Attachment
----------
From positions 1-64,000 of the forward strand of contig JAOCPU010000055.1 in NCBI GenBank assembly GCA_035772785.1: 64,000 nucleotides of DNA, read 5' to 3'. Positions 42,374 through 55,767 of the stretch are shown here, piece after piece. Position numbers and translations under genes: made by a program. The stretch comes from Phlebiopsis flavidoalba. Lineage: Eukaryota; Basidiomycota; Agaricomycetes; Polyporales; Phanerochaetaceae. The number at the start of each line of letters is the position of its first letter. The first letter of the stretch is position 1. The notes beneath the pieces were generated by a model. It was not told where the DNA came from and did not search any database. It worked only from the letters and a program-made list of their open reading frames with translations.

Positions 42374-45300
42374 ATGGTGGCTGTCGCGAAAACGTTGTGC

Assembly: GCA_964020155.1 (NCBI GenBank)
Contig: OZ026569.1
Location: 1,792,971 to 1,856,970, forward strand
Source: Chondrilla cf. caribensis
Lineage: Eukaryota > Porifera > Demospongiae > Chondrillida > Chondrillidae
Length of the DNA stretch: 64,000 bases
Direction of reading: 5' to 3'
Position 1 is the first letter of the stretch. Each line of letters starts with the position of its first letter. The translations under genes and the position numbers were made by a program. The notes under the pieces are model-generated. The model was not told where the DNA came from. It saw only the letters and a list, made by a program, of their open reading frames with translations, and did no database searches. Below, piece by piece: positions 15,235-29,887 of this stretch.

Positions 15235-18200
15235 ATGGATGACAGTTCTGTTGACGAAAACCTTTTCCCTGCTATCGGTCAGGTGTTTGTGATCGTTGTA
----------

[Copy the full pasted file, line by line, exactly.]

From positions 1-64,000 of the forward strand of contig JAOCPU010000055.1 in NCBI GenBank assembly GCA_035772785.1: 64,000 nucleotides of DNA, read 5' to 3'. Positions 42,374 through 55,767 of the stretch are shown here, piece after piece. Position numbers and translations under genes: made by a program. The stretch comes from Phlebiopsis flavidoalba. Lineage: Eukaryota; Basidiomycota; Agaricomycetes; Polyporales; Phanerochaetaceae. The number at the start of each line of letters is the position of its first letter. The first letter of the stretch is position 1. The notes beneath the pieces were generated by a model. It was not told where the DNA came from and did not search any database. It worked only from the letters and a program-made list of their open reading frames with translations.

Positions 42374-45300
42374 ATGGTGGCTGTCGCGAAAACGTTGTGC

Assembly: GCA_964020155.1 (NCBI GenBank)
Contig: OZ026569.1
Location: 1,792,971 to 1,856,970, forward strand
Source: Chondrilla cf. caribensis
Lineage: Eukaryota > Porifera > Demospongiae > Chondrillida > Chondrillidae
Length of the DNA stretch: 64,000 bases
Direction of reading: 5' to 3'
Position 1 is the first letter of the stretch. Each line of letters starts with the position of its first letter. The translations under genes and the position numbers were made by a program. The notes under the pieces are model-generated. The model was not told where the DNA came from. It saw only the letters and a list, made by a program, of their open reading frames with translations, and did no database searches. Below, piece by piece: positions 15,235-29,887 of this stretch.

Positions 15235-18200
15235 ATGGATGACAGTTCTGTTGACGAAAACCTTTTCCCTGCTATCGGTCAGGTGTTTGTGATCGTTGTA